GATES:

If we were talking percentages, most of my life has been like this: where what constituted art, maybe it wouldn’t even have been called that. Like in some kind of Breton-like, some kind of primitivist way, you know that I wouldn’t have called this art and I wouldn’t have called it performance. It was religious duty, it was familial entertainment, it was fucking around. And that, those were the reindeer games, you know? That in a way, you were just practicing. And then, [End Page 58] that way, it didn’t even feel monastic—it was too banal. It’s what we did in the barber shop. We would play these games where somebody would hit a note, and then you would do everything you could before you ran out of breath and get back to that note. So it was a way that we practiced riffs, and then we started betting on them, we put money in, like a quarter or a dollar. And then some days I wouldn’t enter the competition because I knew I couldn’t riff. Vocally I couldn’t do some of the acrobatic things that some of these other guys could do. The Ford brothers: these brothers could sing their way out of Hell. It was amazing.

And these were just games; it was just play that informed that. So “art” is still a very new term for me. But most of what I’ve been interested in is that. And the studio—in terms of production, I would say ten percent of our time is spent making art. Maybe eighty percent of my time is spent thinking about art, but I ain’t making it and they ain’t making it. I think that this other time is in service of others, in service for the buildings, and then in some ways, in teaching and training.

But this ten percent in terms of constituting an income represents ninety percent of income made. And then inside of this is my salary, and teaching, and lectures outside of here—for lectures last year, we had to create a new corporation. Now I don’t know if I told you guys this but I just met with some lawyers who are helping with some estate planning. And I’m just talking now about—you’re asking me for real about money, and about how these things work—I found out—this even sounds funny—I found out that I have twenty-four corporations. I didn’t know that. Inside of those twenty-four corporations, I think eighteen of them, they just manage single properties. Does anybody have family members who own property? Part of the reason you would do that is that if something happens, if somebody slips and hurts herself here, they sue you. If these were all in one corporation, if something happens here, they sue you for all of these. And this is basically the corporate angle—it’s a series of selves. That’s what corporations are. They’re legal entities that help you be more than yourself so that people can only sue you one self at a time.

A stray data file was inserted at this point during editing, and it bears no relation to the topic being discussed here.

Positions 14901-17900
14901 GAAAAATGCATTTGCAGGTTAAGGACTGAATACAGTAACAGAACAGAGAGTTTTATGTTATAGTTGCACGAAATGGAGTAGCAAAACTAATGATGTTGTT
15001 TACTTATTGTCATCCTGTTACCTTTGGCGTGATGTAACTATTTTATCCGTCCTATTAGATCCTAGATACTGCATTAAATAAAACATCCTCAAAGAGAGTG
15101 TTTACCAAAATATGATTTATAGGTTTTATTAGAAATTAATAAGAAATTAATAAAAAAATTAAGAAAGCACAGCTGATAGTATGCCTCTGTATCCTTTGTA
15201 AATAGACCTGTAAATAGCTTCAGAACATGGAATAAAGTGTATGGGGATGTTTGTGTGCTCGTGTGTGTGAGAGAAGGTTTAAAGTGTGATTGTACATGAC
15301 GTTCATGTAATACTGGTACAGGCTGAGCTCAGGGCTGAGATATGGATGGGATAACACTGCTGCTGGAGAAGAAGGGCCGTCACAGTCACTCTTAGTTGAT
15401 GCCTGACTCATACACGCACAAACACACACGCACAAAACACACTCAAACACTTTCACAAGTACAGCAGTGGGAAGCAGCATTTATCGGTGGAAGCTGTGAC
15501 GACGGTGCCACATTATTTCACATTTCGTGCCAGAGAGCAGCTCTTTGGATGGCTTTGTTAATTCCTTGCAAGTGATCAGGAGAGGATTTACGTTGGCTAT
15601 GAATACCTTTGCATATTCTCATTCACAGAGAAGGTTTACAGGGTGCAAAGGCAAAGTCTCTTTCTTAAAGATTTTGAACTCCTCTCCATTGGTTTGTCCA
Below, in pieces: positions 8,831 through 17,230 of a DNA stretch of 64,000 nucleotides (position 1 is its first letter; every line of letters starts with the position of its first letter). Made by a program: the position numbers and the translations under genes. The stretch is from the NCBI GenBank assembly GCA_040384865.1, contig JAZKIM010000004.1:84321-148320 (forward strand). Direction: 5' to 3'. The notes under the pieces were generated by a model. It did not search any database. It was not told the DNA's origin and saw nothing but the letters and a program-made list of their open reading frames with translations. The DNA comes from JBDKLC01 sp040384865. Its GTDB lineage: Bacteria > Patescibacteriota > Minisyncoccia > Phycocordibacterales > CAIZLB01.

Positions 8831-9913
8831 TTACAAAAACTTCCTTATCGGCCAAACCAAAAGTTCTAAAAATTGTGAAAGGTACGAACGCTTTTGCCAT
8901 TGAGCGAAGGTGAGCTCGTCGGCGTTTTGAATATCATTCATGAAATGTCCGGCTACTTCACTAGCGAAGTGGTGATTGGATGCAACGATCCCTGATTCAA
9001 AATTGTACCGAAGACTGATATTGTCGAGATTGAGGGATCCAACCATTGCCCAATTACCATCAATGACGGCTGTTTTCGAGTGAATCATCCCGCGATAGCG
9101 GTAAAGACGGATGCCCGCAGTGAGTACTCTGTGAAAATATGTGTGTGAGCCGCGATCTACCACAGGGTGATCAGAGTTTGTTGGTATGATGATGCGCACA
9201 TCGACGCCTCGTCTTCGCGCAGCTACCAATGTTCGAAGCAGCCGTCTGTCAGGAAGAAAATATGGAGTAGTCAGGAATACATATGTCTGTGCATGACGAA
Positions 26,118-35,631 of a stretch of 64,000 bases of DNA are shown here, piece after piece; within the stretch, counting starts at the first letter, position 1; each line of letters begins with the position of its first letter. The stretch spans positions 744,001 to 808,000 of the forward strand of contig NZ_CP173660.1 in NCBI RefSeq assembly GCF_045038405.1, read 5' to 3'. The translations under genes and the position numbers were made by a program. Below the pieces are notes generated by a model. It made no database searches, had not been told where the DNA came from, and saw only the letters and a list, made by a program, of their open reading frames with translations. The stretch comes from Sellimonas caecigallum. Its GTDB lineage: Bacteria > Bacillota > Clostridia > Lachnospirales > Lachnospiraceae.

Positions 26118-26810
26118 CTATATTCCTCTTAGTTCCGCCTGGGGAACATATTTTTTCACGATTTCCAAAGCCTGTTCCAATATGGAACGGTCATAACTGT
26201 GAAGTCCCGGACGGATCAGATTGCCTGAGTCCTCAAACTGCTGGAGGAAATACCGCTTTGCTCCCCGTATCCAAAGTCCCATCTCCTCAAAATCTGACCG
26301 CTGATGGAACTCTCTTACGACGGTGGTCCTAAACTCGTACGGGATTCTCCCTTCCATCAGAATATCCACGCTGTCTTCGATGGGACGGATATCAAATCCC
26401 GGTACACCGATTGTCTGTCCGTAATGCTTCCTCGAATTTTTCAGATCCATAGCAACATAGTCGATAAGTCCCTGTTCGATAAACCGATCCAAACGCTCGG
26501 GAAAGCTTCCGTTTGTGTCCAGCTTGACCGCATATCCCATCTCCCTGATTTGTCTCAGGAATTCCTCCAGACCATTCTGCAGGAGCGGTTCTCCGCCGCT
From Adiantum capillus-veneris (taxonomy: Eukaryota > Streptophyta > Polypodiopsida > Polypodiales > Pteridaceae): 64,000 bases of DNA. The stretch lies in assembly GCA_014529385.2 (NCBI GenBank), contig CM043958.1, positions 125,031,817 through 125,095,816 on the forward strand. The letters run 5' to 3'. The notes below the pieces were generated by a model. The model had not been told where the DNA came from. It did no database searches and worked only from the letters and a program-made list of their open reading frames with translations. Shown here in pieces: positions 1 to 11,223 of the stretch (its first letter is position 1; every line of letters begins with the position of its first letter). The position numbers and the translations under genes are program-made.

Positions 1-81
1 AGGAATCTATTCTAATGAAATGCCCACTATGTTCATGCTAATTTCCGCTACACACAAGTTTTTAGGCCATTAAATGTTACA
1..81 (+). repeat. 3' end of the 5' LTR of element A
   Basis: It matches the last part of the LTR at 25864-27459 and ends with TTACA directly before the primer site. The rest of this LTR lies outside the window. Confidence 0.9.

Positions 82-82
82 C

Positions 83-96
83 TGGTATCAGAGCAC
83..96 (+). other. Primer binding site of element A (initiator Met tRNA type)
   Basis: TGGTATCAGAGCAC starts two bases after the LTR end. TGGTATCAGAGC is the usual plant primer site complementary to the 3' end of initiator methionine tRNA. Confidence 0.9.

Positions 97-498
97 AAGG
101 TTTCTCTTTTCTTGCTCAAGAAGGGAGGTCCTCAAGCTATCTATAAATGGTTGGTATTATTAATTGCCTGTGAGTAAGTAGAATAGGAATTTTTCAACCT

And so, capitalism—is that like racism? Am I, you know? But to the extent that we were talking about capital, I think there’s this interesting relationship, this other kind of knowing. Maybe that’s why people do things like create charitable [End Page 59] organizations. Maybe another form of that is the foundation. And then when is it to be a corporation and when is it to just be yourself?

And so, I think that depending on the kind of artistic practice that one is engaged in, just being yourself is enough. Right? But then, you think about the de Menil family, you think about Smithson, you think about Judd. You know they said Judd got a lot of money from the Menils, to help make Marfa happen, or maybe they had made a commitment of twenty-seven million but they never came through, and so at some point, it was Judd. Then there was the big legal break, and then, that’s when the Chinati Foundation was created, because Judd had this big vision. Like, me and my homeys got the Chamberlains, I got the Flavin, and the only way me and my homeys going to have a permanent place for our joint is if we build this thing out in the world. So he buys this land. That’s real interesting. That it’s not a museum. You know, it’s like … a town. A neighborhood. Then I have Rick Mo, right? He ain’t got no money. You got somebody like Turrell and his Crater. Right? So Turrell uses all of his money to build a big-ass crater. Okay, you know?

(audience laughs)

GATES:

Right? But you have these models. You have Judd, you have Rauschenberg, you have Mitchell, you have Warhol’s cash, and I’m always saying, “Who’s the comptroller?” Who’s the finance director when it’s reasonable that Rauschenberg or the Rauschenberg Foundation can sell a work that Sotheby’s would sell, for millions, and those millions, they don’t get taxed. It goes back to the foundation so that it can give charitable gifts.